Reuters.com reports on the trend of  vehicles becoming “a display centred world”. Part of that trend shows screens  expanding on car dashboards including one that is 48 inches (1.22m) long in the Byton M-Byte car.

“Besides the center console, instrument clusters, which house driving controls, and rear-seat entertainment displays are both growing in size. Automakers like Audi (VOWG_p.DE) that combine the center console and instrument cluster often refer to a “cockpit,” necessitating a wide, sweeping screen, like Byton’s, and more consolidated computing power.”

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When talking about pedestrian environments I am referring to walkable, inviting places that include the most vulnerable in our communities~the very young, the disenfranchised, those with mobility challenges, and the elderly. This is accessible mobility for everyone in the pedestrian environment.

Why is it so challenging to maintain good walking environments with smooth, continuous sidewalk, curb cuts correctly formed in the right locations at intersections, lots of visual interest and places to go to and through? Why do these pedestrian environments, which have been  proven to be great for enhancing retail’s bottom line seen as an add on in Council reports, instead of having their own distinct plan?

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Before we go any further into the year, I wanted to say how grateful I am to the folks that have been writing up a media storm about municipal issues. City hall is one place that is for all citizens, and everyone has a right to know what the city is doing, and how it impacts you. Writers like Jen St. Denis, Christopher Cheung, Melody Ma, Justin McElroy, Frances Bula, Kerry Gold, Dan Fumano,Daphne Bramham, The Cambie Report and many informed others have been discussing  municipal issues so that they are accessible to everyone. And with that knowledge comes how to have your voice and ideas heard at city hall.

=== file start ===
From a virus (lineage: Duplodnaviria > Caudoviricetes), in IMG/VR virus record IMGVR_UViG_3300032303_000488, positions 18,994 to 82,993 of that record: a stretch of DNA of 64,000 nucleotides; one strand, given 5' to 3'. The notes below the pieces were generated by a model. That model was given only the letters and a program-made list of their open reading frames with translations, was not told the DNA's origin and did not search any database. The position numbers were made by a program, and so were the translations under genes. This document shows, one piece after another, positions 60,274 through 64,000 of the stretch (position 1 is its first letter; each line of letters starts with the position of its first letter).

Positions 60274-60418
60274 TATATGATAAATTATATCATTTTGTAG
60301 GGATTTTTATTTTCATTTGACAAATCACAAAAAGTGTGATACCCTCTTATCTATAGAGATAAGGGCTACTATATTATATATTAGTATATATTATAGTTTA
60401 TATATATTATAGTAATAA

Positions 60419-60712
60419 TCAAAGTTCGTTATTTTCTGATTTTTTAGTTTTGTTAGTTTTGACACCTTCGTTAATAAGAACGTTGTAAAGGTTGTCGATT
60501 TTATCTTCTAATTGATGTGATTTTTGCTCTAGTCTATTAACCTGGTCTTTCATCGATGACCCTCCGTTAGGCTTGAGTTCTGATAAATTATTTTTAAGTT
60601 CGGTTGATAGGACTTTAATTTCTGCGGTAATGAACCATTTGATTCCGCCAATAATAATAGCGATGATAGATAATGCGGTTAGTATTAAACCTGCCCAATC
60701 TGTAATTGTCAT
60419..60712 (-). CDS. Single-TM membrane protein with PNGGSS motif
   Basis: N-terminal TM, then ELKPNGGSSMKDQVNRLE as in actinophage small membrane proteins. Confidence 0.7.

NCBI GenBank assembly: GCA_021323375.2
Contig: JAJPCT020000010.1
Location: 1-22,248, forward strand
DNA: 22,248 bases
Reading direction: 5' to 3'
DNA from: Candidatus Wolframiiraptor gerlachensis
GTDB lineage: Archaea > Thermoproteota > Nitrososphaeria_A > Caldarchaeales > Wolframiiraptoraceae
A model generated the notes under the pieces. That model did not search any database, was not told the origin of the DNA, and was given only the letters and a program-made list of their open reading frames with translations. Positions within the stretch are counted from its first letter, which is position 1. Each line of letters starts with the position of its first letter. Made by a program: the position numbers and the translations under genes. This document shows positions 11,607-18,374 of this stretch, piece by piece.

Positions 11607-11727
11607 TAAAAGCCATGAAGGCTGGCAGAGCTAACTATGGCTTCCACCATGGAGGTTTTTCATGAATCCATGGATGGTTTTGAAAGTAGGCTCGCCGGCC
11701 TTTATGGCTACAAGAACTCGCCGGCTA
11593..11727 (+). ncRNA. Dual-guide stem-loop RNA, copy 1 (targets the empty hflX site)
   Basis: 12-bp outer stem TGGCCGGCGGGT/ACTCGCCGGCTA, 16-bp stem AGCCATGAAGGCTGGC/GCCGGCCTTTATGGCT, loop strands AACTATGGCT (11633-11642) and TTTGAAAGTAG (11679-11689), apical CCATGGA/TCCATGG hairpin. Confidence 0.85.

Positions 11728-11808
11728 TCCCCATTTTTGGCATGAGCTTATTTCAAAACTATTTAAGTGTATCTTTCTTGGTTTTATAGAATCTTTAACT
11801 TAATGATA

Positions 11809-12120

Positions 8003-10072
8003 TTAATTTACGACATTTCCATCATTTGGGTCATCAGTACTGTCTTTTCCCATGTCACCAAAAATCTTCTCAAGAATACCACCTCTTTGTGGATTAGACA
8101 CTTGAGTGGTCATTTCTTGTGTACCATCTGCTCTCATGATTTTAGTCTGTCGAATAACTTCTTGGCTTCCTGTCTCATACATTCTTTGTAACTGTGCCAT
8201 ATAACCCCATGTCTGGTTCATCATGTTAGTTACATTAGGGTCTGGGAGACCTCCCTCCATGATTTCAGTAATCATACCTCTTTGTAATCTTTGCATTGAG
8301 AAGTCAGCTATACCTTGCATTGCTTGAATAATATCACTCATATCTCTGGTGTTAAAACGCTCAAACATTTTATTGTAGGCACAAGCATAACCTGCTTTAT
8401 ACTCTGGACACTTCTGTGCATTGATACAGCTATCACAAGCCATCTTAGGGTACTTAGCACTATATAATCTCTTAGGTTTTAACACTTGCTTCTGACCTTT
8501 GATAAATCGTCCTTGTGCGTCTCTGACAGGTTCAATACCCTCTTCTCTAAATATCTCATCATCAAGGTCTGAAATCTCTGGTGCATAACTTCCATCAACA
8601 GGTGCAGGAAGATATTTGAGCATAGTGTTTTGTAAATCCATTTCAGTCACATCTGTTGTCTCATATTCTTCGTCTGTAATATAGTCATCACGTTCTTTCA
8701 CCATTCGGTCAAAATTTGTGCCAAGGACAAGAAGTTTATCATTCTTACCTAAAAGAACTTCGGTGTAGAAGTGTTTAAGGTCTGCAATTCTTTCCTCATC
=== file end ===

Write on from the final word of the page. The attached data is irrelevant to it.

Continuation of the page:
In the City of Vancouver there is a new council following ten years of a council dominated by people under the “Vision” slate. A decade is a long time, and of course there were thoughts that the city would substantially change when that majority was robustly ousted in the last election. The Vision party was also part of the Americanization of City Hall   process, where long serving current City Manager Judy Rogers was  abruptly fired, and a new city manager, who would follow the new Vision political party direction, Dr. Penny Ballem brought in. This is how it works in many United States cities, where the city manager position is politicized.

In the past,  “Vancouver experienced great success with their city manager model, where the position provided a constant hand on the wheel at city hall, despite political changes. This has meant that policy previously approved by other councils could be directed and implemented.”

As Dan Fumano writes in the Vancouver Sun the new City of Vancouver council is working in a different way. Together.